Full-text · Article · Mar 2011 · European Journal of Immunology
[Show abstract][Hide abstract] ABSTRACT: The median eminence is one of the seven so-called circumventricular organs. It is located in the basal hypothalamus, ventral to the third ventricle and adjacent to the arcuate nucleus. This structure characteristically contains a rich capillary plexus and features a fenestrated endothelium, making it a direct target of blood-borne molecules. The median eminence also contains highly specialized ependymal cells called tanycytes, which line the floor of the third ventricle. It has been hypothesized that one of the functions of these cells is to create a barrier that prevents substances in the portal capillary spaces from entering the brain. In this paper, we utilize immunohistochemistry to study the expression of tight junction proteins in the cells that compose the median eminence in adult mice. Our results indicate that tanycytes of the median eminence express occludin, ZO-1, and claudin 1 and 5, but not claudin 3. Remarkably, these molecules are organized as a continuous belt around the cell bodies of the tanycytes that line the ventral part of the third ventricle. In contrast, the tanycytes at the periphery of the arcuate nucleus do not express claudin 1 and instead exhibit a disorganized expression pattern of occludin, ZO-1, and claudin 5. Consistent with these observations, permeability studies using peripheral or central injections of Evans blue dye show that only the tanycytes of the median eminence are joined at their apices by functional tight junctions, whereas tanycytes located at the level of the arcuate nucleus form a permeable layer. In conclusion, this study reveals a unique expression pattern of tight junction proteins in hypothalamic tanycytes, which yields new insights into their barrier properties.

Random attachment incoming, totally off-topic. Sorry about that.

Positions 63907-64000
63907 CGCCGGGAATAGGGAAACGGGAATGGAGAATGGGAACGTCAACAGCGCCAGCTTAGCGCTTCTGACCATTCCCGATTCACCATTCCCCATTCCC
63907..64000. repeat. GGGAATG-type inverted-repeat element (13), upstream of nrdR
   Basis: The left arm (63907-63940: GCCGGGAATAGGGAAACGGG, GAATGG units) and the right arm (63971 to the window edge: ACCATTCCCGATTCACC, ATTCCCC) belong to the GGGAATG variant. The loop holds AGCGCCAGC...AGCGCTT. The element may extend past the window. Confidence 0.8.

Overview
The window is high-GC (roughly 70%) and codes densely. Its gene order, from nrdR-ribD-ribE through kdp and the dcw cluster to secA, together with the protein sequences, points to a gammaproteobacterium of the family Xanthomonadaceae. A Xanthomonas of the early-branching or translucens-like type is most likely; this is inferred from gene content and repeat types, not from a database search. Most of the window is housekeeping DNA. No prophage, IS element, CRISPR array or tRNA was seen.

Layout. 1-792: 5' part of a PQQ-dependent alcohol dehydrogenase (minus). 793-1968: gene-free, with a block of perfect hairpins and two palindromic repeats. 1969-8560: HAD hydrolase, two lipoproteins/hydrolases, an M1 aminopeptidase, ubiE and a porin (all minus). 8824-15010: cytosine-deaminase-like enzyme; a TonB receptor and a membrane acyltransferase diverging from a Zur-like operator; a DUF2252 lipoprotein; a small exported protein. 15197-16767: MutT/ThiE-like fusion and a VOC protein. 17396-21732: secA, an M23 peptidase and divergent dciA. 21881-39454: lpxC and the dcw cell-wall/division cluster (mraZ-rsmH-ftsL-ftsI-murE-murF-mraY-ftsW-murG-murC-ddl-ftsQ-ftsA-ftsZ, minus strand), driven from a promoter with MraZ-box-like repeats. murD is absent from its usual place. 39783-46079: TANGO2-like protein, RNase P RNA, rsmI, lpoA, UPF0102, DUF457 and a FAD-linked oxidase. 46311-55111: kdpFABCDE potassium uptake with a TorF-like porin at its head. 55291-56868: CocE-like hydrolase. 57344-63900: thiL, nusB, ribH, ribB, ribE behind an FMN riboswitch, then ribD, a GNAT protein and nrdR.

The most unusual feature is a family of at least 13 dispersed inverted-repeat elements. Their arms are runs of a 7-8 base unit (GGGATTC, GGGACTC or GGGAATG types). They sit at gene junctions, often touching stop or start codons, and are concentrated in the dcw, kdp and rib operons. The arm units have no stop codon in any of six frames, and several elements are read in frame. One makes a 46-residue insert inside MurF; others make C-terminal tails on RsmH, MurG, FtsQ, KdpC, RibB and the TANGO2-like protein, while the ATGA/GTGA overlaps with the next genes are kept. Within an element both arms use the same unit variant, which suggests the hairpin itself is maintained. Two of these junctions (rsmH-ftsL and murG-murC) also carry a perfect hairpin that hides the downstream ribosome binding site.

Preview · Article · Apr 2010 · The Journal of Comparative Neurology
[Show abstract][Hide abstract] ABSTRACT: Utilizing both the TET-OFF and TET-ON systems in combination with transcriptional control elements of the Tie-2 gene, we have established a series of transgenic activator and responder mice for TET-regulated endothelial cell-specific transgene expression in double transgenic mouse embryos and in adult mice. TET-regulated expression of LacZ reporter genes could be achieved in virtually all endothelia in mid gestation stage mouse embryos. In contrast in adult mice, using the very same Tie-2 tTA activator mouse strain, we observed striking differences of TET-induced gene expression from various inducible expression constructs in different vascular beds. Non-endothelial expression was never detected. The prominent differences in completeness of TET-induced endothelial expression highlight the still underestimated critical role of the responder mouse lines for uniform TET-induced gene expression in heterogeneous cell populations such as endothelial cells. Interestingly, in double transgenic mice inducibly expressing several different adhesion molecules, no adverse effects were observed even though these proteins were robustly expressed on endothelial cells in adult tissues. These transgenic model systems provide versatile tools for the TET-regulated manipulation of endothelial cell-specific gene expression in the entire embryonic vasculature and distinct vascular beds in adult mice.
No preview · Article · May 2008 · Experimental Cell Research